Resources and links mentioned in this episode:
  • Connect with Dr. Tamara Hamai HERE
  • Download her guide to discover who the best (and worst) people are to have in your alliance HERE
  • Pre-order my memoir, Nothing is Missing, HERE to grab a spot in 1K1Day!
  • Send me a DM on Instagram and Facebook!
  • Book a 20 min call to see if working together is the right next step for you!
  • Don’t miss our last episode on why you shouldn’t believe the hype online – Listen here!

More about The Nicole Walters Podcast:

If you’re looking for the strategies and encouragement to pursue a life of purpose, this is the podcast for you! Week after week Nicole Walters will have you laughing hysterically while frantically taking notes as she shares her own personal stories and answers your DMs about life, business, and everything in between.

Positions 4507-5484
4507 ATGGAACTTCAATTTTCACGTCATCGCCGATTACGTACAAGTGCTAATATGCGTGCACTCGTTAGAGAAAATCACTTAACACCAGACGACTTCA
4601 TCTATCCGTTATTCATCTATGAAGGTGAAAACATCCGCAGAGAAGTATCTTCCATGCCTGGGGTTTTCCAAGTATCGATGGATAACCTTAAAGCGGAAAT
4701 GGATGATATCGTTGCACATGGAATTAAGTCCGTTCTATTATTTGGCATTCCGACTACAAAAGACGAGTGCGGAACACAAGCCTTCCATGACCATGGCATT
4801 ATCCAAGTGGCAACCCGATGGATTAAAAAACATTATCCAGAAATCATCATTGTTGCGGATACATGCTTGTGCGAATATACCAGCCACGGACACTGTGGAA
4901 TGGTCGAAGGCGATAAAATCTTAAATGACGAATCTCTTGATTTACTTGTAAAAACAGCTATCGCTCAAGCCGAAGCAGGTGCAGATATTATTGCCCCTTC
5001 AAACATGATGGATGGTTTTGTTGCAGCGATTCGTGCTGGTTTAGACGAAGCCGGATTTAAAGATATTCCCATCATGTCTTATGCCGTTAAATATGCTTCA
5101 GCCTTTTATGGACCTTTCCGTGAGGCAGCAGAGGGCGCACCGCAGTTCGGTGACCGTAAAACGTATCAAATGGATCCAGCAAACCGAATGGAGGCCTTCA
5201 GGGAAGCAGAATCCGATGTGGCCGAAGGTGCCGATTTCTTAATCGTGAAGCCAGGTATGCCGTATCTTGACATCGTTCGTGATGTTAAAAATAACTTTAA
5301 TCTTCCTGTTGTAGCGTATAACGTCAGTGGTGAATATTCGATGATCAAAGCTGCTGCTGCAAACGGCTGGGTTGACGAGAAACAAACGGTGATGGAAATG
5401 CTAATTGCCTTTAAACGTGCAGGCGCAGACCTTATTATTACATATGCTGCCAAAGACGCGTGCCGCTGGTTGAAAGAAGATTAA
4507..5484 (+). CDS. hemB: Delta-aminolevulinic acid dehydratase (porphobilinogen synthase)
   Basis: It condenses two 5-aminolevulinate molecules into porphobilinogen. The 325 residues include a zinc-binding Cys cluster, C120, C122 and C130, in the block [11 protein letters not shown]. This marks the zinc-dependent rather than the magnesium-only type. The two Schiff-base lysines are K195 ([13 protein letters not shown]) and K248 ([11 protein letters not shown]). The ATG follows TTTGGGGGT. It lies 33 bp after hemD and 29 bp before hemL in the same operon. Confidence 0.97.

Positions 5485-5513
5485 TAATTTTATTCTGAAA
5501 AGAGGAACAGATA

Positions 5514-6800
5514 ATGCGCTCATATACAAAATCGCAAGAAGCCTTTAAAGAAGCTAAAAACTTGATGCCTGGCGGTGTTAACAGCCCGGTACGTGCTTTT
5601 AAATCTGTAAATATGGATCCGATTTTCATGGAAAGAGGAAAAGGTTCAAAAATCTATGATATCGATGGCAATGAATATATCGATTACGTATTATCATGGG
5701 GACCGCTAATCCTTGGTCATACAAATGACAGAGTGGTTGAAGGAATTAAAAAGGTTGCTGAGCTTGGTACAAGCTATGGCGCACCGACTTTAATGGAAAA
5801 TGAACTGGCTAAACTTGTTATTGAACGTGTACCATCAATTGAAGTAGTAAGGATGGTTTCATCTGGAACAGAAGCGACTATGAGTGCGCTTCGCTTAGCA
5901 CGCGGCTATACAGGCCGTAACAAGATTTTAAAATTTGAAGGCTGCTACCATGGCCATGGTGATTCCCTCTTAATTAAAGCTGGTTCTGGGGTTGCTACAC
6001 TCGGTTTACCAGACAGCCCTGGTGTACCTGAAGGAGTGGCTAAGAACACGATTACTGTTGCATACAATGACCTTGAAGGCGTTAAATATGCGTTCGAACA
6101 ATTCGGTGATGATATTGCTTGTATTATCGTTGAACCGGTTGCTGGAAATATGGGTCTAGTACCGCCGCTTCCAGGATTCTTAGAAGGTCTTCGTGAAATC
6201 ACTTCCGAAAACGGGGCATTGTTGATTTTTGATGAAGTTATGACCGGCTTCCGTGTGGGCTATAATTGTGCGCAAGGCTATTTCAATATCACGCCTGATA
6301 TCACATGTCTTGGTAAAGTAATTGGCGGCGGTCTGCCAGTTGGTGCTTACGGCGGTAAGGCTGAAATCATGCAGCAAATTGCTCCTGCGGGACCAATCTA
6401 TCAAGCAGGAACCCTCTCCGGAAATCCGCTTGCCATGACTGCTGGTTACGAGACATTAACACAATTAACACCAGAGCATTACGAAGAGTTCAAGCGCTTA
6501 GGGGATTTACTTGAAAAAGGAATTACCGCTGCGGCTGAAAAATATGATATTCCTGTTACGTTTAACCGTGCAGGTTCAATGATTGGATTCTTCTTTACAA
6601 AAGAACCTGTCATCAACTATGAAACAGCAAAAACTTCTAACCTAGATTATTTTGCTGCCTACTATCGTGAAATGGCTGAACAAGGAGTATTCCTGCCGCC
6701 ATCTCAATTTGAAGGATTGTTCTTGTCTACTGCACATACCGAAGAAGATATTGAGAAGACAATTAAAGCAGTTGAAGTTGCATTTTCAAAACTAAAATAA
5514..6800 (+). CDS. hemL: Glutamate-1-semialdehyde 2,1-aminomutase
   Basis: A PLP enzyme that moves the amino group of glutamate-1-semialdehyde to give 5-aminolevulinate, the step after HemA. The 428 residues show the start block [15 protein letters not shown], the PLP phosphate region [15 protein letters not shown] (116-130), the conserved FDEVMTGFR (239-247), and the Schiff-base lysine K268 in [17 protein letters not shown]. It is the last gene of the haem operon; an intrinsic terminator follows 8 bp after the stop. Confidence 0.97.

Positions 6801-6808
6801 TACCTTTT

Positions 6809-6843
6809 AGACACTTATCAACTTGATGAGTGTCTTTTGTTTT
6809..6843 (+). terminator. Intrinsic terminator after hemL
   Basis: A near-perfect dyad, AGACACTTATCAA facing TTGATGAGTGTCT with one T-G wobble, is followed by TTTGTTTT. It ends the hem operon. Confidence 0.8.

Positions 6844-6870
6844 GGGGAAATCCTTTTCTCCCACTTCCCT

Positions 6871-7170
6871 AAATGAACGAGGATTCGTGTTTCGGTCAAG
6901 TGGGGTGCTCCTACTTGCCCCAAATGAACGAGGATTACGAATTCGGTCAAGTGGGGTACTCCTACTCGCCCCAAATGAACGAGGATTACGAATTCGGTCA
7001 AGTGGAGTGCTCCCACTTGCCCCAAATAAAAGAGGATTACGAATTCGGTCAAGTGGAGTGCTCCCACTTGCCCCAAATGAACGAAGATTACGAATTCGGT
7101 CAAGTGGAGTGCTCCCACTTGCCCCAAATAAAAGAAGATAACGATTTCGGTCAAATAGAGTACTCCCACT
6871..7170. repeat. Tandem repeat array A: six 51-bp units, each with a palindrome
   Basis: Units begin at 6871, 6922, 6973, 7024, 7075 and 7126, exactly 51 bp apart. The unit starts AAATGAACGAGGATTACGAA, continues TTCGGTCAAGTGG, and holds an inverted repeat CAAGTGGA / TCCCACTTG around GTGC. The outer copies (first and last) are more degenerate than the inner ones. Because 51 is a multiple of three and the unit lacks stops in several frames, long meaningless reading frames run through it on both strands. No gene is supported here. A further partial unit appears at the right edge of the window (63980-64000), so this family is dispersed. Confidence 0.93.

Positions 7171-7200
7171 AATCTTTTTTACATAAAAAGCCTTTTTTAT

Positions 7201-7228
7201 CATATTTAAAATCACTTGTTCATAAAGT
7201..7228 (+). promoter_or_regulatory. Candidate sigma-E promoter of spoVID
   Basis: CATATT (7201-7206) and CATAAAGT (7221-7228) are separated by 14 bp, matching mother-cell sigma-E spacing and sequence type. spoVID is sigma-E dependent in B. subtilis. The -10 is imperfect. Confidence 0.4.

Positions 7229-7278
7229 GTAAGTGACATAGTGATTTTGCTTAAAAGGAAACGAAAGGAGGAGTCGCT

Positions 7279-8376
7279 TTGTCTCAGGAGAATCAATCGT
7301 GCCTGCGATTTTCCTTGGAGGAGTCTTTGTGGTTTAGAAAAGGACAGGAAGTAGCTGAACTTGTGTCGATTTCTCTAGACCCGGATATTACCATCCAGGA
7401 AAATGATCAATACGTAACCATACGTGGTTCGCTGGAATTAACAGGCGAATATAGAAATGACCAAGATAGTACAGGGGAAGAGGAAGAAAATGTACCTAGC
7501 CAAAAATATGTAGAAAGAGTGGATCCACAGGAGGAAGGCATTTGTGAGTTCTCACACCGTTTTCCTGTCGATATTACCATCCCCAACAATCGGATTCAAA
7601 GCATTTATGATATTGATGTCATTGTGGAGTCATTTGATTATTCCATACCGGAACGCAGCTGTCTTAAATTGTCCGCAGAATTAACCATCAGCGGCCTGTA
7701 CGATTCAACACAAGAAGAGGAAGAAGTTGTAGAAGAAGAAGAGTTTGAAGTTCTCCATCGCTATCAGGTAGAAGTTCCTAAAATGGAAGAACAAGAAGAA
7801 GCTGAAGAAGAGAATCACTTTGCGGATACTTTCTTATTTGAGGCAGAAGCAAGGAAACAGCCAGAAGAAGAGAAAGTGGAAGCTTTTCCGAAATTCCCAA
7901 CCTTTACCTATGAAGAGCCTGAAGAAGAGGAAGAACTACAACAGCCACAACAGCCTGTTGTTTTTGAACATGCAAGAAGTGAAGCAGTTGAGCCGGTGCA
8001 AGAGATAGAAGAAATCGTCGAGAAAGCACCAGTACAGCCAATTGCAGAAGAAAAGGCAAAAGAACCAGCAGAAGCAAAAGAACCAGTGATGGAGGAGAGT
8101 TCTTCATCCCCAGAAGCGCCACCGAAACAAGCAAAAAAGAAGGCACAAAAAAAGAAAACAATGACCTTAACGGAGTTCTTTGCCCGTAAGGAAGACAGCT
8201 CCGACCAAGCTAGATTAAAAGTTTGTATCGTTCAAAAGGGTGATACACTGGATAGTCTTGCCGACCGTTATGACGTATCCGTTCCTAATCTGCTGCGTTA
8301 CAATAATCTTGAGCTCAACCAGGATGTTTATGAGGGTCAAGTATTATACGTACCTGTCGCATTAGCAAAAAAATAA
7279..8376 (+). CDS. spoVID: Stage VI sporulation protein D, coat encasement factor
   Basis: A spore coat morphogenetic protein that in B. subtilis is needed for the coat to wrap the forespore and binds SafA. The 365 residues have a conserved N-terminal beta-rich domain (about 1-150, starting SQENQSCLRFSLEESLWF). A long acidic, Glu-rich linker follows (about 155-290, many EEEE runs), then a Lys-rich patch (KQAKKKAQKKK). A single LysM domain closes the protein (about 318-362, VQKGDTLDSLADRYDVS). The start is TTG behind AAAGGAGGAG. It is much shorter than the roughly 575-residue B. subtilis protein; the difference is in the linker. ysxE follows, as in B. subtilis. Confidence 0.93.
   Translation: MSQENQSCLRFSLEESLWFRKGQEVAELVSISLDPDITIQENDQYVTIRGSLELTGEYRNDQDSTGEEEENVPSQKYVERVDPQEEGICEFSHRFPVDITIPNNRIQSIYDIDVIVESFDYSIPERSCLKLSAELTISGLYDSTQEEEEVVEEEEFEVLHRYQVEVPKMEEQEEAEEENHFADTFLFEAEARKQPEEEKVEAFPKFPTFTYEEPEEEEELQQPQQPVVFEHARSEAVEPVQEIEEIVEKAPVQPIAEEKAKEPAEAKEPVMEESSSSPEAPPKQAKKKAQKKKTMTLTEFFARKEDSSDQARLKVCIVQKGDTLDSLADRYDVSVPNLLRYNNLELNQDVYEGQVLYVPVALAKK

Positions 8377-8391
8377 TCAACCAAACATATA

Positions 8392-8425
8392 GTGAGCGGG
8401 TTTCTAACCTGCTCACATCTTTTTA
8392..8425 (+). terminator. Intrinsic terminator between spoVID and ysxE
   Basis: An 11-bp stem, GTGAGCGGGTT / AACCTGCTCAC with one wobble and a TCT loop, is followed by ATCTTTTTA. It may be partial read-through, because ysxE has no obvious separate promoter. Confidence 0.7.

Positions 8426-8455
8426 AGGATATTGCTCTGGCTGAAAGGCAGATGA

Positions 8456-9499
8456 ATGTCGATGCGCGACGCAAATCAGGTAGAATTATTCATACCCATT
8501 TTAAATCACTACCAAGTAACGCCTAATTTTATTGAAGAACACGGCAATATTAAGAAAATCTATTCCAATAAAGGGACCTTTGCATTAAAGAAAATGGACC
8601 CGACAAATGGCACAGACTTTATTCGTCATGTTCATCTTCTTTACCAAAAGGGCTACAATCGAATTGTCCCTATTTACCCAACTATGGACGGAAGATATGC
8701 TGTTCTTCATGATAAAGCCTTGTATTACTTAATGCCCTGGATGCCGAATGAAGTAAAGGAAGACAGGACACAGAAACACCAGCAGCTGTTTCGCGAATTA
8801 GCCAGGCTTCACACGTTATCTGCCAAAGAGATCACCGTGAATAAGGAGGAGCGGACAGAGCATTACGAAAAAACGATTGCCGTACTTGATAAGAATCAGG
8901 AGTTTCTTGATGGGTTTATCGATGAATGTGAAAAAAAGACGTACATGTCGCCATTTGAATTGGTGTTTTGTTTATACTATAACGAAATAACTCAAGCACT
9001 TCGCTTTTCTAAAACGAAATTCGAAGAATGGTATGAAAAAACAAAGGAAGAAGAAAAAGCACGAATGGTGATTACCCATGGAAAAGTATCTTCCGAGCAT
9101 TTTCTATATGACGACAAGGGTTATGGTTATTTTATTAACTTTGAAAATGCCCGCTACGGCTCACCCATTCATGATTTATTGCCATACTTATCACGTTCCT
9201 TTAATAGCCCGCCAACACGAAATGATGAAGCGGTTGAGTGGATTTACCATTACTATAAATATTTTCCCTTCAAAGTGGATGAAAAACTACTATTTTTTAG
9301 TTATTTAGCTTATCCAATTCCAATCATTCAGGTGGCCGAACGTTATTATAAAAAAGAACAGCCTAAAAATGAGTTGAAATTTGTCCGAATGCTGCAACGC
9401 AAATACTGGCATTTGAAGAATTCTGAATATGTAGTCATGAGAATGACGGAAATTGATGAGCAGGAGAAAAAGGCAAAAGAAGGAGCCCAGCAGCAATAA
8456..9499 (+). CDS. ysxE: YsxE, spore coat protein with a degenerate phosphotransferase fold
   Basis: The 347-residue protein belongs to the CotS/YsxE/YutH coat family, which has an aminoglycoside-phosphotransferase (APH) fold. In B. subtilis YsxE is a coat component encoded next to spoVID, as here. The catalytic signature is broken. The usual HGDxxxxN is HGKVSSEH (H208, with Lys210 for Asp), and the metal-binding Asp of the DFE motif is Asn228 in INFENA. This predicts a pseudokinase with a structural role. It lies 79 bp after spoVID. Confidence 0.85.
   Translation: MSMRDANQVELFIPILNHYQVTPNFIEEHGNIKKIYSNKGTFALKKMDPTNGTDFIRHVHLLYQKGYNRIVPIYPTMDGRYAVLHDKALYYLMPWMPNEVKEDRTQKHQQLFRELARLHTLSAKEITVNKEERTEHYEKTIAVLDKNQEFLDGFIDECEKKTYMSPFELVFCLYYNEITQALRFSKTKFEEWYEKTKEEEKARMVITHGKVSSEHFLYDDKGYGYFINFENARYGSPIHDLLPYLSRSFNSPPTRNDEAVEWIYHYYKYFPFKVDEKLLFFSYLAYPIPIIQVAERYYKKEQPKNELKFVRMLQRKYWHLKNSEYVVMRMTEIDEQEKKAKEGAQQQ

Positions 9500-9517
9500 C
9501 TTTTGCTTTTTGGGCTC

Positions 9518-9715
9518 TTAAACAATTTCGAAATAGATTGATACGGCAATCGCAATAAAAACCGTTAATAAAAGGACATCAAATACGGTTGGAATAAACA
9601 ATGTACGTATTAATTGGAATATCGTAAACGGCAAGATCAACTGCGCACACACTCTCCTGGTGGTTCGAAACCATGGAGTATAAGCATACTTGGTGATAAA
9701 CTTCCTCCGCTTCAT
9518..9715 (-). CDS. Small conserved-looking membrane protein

As a self-made multimillionaire and founder of the digital education firm, Inherit Learning Company, Nicole Walters is the “tell-it-like-it-is” best friend that you can’t wait to hang out with next.

When Nicole shows up, she shows OUT, so tune in each week for a laugh, a best friend chat, plus the strategies and encouragement you need to confidently live a life of purpose.

Follow Nicole on IG @NicoleWalters and visit inheritlearningcompany.com today and click the button to join our betterment community. Your membership gives you access to a world of people and tools focused on helping you build the life you want.